Less Work More Gains

Cartoon steve / homer on a nike tick. Just do it!

I train approx 5 hours per week. I’m a fitness trainer and do this for work. This does not make me an athlete no matter how much CrossFit want to call me one. Reading about a Crossfit games champion Jason Grubb, 48 I was shocked to learn just how much time he devotes to his training. He states that his training volume went from 340 hrs per year to 1400+ hrs per year in a short period of time.

I have questions!!!????

Why so much volume?

How on earth do you recover from doing this much training?

Are you even HUMAN?

As we venture into the later stages of life, particularly past the age of forty, our fitness goals and how we achieve them often need reevaluation. Whilst it can be inspiring to admire the dedication of athletes like Jason Grubb, their comittment may seem out of reach or even unnecessary for the majority of us.

Jason Grubb CrossFit Champion Age Group 45 - 49

I am intrigued though.

What is the least amount of work I can get away with whilst still making progress.

We can dress this up and make it sound a little more organised and scientific.

So, here we go: what's the minimum effective dose (MED) of exercise for men over forty to stay fit, strong, and healthy?

Let's dive in.

Building Strength: Less Can Be More
Strength training is crucial for men over forty, not just for muscle mass but for bone density, metabolism, and overall health. The good news? Significant gains can be achieved with a surprisingly manageable investment of time. Research suggests that strength training sessions twice a week, focusing on major muscle groups through compound exercises (like squats, deadlifts, and bench presses), can be incredibly effective. Each session can last between 45 minutes to an hour, emphasising the quality of exercise over quantity.

Maintaining Fitness: A Balanced Approach
When it comes to overall fitness, which includes cardiovascular health, flexibility, and muscle endurance, a balanced approach works best. Incorporating a mix of aerobic exercise, strength training, and flexibility workouts throughout the week can yield excellent results. Aim for at least 150 minutes of moderate aerobic activity or 75 minutes of vigorous activity per week, as recommended by the American Heart Association, supplemented by your strength training sessions. I’ve personally had clients who trained 30 mins 5 - 6 times per week achieve great results in terms of maintaining muscle mass, building fitness and bone density (Actually tested bone density!)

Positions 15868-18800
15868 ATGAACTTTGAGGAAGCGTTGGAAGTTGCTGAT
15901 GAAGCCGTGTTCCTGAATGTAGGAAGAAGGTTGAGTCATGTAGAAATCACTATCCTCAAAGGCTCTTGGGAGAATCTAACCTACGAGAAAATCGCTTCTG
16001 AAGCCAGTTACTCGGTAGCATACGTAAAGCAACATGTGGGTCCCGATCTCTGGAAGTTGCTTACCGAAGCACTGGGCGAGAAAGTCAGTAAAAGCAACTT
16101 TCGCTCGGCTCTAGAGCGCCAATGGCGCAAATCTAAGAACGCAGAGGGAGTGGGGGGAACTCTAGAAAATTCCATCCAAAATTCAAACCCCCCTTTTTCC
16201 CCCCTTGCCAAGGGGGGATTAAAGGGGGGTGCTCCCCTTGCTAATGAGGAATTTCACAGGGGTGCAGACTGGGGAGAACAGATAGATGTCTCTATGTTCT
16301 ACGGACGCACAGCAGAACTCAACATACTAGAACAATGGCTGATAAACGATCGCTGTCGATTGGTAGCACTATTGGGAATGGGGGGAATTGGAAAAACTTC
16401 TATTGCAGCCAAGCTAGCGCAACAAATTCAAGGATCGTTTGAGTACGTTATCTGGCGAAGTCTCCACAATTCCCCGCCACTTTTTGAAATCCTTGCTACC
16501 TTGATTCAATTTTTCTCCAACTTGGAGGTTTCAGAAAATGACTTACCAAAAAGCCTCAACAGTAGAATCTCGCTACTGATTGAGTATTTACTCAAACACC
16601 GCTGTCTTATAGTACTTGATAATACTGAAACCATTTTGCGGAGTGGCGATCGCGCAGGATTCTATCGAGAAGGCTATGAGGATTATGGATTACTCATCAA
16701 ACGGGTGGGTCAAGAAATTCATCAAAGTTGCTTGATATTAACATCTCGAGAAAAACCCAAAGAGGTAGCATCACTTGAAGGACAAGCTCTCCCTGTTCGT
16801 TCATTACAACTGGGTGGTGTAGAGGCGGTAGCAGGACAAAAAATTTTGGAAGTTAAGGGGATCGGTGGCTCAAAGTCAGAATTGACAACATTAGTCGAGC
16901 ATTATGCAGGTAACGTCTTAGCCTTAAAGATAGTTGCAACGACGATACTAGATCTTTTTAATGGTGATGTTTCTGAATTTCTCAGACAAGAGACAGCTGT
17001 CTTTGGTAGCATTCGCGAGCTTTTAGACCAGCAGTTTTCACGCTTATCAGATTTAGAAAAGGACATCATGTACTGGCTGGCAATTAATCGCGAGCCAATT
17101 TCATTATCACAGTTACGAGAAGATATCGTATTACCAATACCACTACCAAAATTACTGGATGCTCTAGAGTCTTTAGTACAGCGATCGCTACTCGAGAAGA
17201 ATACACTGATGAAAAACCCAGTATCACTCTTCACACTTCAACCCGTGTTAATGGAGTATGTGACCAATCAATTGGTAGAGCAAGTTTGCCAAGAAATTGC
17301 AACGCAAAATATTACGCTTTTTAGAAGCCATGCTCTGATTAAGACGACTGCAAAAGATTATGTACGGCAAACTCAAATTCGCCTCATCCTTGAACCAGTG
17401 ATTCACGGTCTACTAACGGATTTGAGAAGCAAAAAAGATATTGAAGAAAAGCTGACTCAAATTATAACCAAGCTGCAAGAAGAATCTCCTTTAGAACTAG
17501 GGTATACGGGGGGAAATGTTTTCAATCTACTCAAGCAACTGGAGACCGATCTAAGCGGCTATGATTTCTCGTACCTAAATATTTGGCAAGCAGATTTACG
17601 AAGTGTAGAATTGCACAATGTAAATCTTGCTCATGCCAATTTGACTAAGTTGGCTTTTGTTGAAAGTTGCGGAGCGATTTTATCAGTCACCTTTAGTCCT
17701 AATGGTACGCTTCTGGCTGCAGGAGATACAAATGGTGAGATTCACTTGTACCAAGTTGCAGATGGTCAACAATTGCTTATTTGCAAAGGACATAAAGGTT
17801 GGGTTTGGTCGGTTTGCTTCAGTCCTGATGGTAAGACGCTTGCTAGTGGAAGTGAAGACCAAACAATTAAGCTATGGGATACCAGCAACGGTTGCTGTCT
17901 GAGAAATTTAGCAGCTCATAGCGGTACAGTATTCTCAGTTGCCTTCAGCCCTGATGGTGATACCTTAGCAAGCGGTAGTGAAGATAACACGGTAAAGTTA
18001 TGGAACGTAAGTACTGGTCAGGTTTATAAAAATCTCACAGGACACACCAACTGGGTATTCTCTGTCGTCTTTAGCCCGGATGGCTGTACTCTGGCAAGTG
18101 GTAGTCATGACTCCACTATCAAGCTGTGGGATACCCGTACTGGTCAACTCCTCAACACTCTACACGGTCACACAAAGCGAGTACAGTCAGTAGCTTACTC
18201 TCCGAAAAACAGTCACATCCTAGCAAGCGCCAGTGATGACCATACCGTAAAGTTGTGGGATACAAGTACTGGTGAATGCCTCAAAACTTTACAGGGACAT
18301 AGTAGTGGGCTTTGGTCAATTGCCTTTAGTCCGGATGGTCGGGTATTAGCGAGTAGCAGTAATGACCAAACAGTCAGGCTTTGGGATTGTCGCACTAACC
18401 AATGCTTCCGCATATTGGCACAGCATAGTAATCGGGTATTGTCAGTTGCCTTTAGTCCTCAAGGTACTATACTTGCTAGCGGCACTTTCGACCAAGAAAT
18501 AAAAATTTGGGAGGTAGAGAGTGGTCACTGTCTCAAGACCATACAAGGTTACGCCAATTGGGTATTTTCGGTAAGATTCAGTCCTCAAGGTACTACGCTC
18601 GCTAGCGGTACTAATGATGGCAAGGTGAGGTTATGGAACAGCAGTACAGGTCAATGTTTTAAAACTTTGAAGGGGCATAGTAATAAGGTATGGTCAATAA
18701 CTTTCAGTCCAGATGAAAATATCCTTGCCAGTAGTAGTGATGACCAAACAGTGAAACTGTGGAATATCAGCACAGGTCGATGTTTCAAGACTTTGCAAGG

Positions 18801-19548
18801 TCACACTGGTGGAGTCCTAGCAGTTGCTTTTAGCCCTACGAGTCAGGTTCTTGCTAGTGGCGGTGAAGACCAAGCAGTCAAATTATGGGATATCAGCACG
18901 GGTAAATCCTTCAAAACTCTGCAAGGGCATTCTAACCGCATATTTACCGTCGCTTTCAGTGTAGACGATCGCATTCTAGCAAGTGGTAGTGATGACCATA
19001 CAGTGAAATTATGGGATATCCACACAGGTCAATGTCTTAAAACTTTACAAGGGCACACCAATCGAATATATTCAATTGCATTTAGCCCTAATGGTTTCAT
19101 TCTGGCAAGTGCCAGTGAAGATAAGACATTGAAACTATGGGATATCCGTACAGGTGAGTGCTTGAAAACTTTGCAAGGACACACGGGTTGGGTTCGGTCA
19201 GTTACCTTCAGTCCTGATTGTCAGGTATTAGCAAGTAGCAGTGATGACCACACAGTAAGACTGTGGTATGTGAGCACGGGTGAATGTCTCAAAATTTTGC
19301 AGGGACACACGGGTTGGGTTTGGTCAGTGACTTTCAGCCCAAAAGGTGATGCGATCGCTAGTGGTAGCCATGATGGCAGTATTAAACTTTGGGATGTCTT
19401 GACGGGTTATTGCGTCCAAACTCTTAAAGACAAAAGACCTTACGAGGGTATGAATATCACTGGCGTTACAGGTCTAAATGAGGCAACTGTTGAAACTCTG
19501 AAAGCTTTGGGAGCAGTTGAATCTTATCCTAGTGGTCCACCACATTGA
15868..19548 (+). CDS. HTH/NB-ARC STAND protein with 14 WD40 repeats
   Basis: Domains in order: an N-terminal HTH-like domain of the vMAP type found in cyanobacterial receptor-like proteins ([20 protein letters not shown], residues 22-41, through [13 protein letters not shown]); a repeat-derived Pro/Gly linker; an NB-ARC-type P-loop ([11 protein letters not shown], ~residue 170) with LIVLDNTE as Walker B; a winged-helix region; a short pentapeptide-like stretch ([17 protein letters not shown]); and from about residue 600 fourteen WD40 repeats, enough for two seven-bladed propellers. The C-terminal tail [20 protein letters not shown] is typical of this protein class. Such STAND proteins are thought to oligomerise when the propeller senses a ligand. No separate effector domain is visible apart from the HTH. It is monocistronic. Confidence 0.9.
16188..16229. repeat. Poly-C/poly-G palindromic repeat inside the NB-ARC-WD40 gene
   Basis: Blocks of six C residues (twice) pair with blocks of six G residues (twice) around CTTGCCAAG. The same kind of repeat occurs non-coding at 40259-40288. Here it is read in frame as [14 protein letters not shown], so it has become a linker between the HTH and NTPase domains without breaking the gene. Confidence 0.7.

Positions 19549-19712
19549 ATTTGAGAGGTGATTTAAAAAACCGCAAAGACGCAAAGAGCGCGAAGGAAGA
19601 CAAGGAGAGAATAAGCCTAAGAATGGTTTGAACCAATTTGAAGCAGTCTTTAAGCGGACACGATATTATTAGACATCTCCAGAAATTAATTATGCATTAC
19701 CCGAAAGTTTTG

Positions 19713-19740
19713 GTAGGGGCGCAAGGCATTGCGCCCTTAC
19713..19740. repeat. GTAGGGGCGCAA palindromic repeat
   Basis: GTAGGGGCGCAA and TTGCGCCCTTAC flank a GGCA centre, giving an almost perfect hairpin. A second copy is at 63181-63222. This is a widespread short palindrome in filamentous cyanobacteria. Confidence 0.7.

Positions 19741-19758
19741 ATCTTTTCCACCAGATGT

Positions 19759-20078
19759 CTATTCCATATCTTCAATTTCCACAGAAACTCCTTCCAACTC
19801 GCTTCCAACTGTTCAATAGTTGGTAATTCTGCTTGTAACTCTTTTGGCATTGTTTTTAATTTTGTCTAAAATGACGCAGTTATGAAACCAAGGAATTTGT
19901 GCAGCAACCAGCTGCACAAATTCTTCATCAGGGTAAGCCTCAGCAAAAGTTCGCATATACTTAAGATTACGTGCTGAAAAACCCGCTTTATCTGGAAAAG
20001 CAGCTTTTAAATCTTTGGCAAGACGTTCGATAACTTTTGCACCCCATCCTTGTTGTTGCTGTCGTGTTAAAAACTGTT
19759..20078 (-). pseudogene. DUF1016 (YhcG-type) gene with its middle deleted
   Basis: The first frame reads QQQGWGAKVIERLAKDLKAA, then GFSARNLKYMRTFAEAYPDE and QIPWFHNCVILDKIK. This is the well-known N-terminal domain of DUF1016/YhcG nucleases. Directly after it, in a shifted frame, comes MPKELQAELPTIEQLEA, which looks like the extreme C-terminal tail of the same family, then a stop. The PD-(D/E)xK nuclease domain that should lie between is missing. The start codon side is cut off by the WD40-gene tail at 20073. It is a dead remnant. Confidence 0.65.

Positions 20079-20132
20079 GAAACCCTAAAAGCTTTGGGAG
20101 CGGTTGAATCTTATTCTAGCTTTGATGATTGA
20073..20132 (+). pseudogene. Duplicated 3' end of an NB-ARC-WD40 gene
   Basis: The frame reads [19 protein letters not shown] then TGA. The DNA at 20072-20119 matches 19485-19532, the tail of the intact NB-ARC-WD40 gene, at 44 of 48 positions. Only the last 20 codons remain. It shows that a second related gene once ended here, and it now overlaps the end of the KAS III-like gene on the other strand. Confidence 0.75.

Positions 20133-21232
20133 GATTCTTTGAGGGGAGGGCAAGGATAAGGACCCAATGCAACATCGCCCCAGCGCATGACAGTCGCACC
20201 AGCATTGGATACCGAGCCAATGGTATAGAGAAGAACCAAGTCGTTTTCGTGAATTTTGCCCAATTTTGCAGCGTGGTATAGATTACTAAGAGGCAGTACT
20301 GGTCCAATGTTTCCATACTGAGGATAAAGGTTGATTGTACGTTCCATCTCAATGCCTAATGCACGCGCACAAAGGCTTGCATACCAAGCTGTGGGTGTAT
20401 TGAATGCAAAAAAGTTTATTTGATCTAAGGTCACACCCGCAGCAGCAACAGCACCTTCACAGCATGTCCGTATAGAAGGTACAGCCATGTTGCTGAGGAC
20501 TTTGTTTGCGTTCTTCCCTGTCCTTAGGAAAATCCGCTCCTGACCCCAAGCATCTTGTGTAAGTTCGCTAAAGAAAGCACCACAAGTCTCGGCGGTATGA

Maximising Recovery: The Key to Longevity
Recovery is where the magic happens. It's during this time that your muscles repair and grow stronger. Prioritising sleep, ensuring you're consuming enough protein and nutrients, and integrating active recovery days into your routine are vital. Techniques such as foam rolling, gentle yoga, or simply taking a walk can aid in recovery. Also, don't underestimate the power of hydration and nutrition in enhancing your recovery processes. This is where I am putting my focus now.

Short story - This year in preparation for the CrossFit Open I overcooked it slightly and depleted my recovery to the point that every workout was a drag and my energy levels were down, my HRV (see below) was inconsistent and my resting heart rate constantly elevated. Having just completed the workouts for this year and rested for the last 3 days my resting heart rate dropped from low 50s to mid 40s. This is significant.

Here’s how you can Identify Overtraining / Under-recovery: Listen to Your Body
Even with a focused approach, it's possible to overdo it. Recognising the signs of overtraining is crucial for long-term success and health. Here are a few indicators:

- Heart Rate Variability (HRV): A significant decrease in HRV can indicate overtraining or insufficient recovery.
- Resting Heart Rate: An elevated resting heart rate over several days can signal that your body is under stress or not fully recovered.
- Energy Levels: Persistent fatigue, lack of motivation, or feeling drained despite adequate rest can be tell-tale signs of overtraining.

Next Steps
For men over forty, fitness is a marathon, not a sprint. Identifying the minimum effective dose of exercise for your goals can help you maintain a healthy, active lifestyle without the risk of burnout or injury. Remember, consistency over time trumps intensity in the short term. Listen to your body, adjust as needed, and enjoy the journey toward a healthier you.

Want to chat about a fitness plan that would make sense for you? Then hit this link to arrange a

About the Author Stephen Devine

Steve not just a skilled Crossfit Coach, but a top-tier CrossFit Competitor who's ranked in the top 1% worldwide in the 2023 Crossfit Open! And this is despite spending six weeks on crutches following surgery to fix a broken ankle just a year ago. He's Qualified as a Crossfit L1 Coach, Crossfit Gymnastics, and is also a qualified Olympic Weightlifting Coach.

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